“Just Say “No!'” (or, “Tomorrow Works Much Better”)

As a rule, the more accessible a home is to prospective Buyers . . . the easier it is to sell.

But, that doesn’t mean Sellers can never say “no” ” either to a showing request, or, to a Buyer (and their agent) literally standing in their doorway.

Here are four situations where, as listing agent, I give my clients permission to “just say no”:

One.  The agent and their client are late.

At least in Minnesota, showings are always for a one hour window.

An agent who requests 3-4 p.m. on a weekday and shows up at 4:30 p.m. should expect to be refused, especially if the homeowner is juggling small kids, work demands (they have a home office) ” or is just preparing supper.

Two. “Serendipitous” showing requests (also known as “spur of the moment”).

Exactly what they sound like, these typically occur when a prospective Buyer is looking at a home down the street, and notices another “For Sale” home that piques their interest.

Memo to Sellers:  if the Buyer is serious, they’ll double back with more notice.  See also, “Dealing With “Emergency’ Showings“; and “How to (Try to) Get a Short Notice Showing Request Approved.”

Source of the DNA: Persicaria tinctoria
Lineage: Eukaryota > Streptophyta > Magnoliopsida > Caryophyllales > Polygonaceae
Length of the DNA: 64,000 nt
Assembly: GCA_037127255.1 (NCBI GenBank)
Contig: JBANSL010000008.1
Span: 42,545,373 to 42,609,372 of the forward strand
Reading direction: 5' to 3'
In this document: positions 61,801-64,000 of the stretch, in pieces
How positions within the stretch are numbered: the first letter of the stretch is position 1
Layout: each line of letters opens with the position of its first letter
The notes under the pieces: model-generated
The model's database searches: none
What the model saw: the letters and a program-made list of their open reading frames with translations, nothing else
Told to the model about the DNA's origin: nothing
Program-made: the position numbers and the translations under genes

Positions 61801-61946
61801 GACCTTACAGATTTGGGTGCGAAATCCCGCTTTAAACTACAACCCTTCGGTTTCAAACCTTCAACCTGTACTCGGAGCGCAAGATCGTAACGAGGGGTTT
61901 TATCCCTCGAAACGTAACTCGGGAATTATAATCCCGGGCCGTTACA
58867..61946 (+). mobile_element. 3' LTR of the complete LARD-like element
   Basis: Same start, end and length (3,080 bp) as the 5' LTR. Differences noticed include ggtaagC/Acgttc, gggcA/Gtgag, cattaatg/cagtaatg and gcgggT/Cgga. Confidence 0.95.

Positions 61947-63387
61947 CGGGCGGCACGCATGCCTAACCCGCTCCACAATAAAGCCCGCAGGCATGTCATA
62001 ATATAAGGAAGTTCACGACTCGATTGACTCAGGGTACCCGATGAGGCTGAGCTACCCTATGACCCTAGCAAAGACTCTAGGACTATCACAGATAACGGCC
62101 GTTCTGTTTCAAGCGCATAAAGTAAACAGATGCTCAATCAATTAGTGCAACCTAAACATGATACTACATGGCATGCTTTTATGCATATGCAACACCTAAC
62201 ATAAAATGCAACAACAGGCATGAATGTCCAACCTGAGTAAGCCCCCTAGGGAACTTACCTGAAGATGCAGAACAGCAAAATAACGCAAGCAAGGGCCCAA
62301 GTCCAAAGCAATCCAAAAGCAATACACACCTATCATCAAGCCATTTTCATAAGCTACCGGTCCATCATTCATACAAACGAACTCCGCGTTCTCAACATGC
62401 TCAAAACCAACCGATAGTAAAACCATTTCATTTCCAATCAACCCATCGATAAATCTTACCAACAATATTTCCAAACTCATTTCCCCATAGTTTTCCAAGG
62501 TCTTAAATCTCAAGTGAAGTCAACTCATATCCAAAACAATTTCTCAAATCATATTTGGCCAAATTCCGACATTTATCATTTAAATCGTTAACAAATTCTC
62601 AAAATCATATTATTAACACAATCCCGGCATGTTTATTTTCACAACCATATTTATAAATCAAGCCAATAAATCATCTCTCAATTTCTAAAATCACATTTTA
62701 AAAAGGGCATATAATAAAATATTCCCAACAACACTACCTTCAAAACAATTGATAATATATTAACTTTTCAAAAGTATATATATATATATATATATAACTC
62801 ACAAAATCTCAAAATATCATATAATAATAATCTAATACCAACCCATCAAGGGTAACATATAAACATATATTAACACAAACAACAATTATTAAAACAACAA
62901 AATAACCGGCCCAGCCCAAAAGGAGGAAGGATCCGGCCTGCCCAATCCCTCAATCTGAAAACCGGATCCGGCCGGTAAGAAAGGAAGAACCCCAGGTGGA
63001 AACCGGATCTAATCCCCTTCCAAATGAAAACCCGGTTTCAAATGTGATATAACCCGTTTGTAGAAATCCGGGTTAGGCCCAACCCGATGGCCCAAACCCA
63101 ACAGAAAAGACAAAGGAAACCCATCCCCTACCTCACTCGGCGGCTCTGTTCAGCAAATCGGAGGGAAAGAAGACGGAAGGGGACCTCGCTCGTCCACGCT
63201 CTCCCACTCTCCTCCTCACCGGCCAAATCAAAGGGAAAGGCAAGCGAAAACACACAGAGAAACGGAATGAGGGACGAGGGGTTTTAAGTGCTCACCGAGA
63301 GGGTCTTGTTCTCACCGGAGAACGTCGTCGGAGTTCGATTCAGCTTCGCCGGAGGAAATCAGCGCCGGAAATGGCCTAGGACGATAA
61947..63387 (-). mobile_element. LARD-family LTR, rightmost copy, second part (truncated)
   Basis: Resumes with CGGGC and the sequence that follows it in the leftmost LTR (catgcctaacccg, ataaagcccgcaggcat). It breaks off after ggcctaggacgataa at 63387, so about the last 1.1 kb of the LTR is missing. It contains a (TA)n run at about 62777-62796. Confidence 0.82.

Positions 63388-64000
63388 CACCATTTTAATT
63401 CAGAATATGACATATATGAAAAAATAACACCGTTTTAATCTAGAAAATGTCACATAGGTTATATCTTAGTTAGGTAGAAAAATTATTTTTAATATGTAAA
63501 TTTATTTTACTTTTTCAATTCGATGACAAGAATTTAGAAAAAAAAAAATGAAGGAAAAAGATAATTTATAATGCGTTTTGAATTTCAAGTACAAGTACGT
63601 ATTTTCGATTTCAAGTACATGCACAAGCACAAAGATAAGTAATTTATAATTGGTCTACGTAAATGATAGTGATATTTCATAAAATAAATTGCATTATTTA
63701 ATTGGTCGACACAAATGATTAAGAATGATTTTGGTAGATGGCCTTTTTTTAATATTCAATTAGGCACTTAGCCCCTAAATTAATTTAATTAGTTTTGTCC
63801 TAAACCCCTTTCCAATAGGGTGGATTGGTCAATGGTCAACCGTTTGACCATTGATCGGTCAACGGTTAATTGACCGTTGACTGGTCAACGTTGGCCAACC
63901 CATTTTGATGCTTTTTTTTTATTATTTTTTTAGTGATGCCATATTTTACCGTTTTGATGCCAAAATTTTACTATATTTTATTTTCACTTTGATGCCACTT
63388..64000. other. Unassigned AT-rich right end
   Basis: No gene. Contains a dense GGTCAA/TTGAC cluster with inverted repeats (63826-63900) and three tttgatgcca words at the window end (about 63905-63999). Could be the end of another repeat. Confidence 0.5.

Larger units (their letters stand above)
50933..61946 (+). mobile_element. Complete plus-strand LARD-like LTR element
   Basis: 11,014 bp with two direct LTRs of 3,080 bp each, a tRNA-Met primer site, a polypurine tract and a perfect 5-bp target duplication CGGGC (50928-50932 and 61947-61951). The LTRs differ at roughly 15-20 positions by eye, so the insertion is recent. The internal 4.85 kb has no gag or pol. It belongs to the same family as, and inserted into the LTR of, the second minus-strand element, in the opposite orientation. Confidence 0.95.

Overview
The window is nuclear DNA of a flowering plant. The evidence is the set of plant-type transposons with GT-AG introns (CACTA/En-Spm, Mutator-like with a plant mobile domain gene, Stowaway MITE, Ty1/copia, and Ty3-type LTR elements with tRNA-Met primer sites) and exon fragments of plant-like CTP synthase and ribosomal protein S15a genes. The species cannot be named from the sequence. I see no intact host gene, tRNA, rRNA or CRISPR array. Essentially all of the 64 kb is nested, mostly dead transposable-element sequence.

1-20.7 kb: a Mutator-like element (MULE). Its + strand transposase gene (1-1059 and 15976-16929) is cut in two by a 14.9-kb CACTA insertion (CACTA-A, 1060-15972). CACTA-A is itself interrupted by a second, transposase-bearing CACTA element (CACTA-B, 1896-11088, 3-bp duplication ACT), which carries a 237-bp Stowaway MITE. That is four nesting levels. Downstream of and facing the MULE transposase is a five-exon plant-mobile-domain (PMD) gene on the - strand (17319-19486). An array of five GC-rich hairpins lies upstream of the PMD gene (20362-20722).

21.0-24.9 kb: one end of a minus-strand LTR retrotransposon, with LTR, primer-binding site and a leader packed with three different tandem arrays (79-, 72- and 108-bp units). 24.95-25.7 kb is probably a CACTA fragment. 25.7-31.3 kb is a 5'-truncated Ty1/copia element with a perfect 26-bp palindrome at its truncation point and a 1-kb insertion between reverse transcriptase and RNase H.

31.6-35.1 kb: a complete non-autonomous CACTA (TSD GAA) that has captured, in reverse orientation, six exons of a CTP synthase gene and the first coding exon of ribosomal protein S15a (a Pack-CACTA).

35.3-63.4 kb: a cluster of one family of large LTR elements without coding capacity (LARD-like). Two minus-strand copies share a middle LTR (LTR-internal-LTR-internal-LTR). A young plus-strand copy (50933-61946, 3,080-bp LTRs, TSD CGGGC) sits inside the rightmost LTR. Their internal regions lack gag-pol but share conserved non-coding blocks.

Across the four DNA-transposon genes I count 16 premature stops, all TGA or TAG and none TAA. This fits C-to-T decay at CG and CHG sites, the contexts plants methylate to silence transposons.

Three.  Someone in the household is sick.

Buyers don’t want to be exposed, any more than co-workers, customers, etc. do.  Same as situation #1, if they’re serious . . . they’ll try again.

Four.  Update or repair-in-process.

Just like you can’t “un-ring a bell,” once Buyers have seen the flooded Bathroom*, ice dam aftermath*, or shocking pink spare Bedroom, it can be hard for them to get it out of their head.

Given how emotional buying a home can be, encountering any of those situations can spoil a home’s appeal for at least some Buyers.

P.S.:  For the same reason, I don’t encourage selling clients who’ve done substantial updating to share the “before” photos, no matter how proud they are of the transformation.

*After doing the repair(s), the Seller should also update their Seller Disclosure.

About the author

Ross Kaplan has 19+ years experience selling real estate all over the Twin Cities. He is also a 12-time consecutive "Super Real Estate Agent," as determined by Mpls. - St. Paul Magazine and Twin Cities Business Magazine. Prior to becoming a Realtor, Ross was an attorney (corporate law), CPA, and entrepreneur. He holds an economics degree from Stanford.

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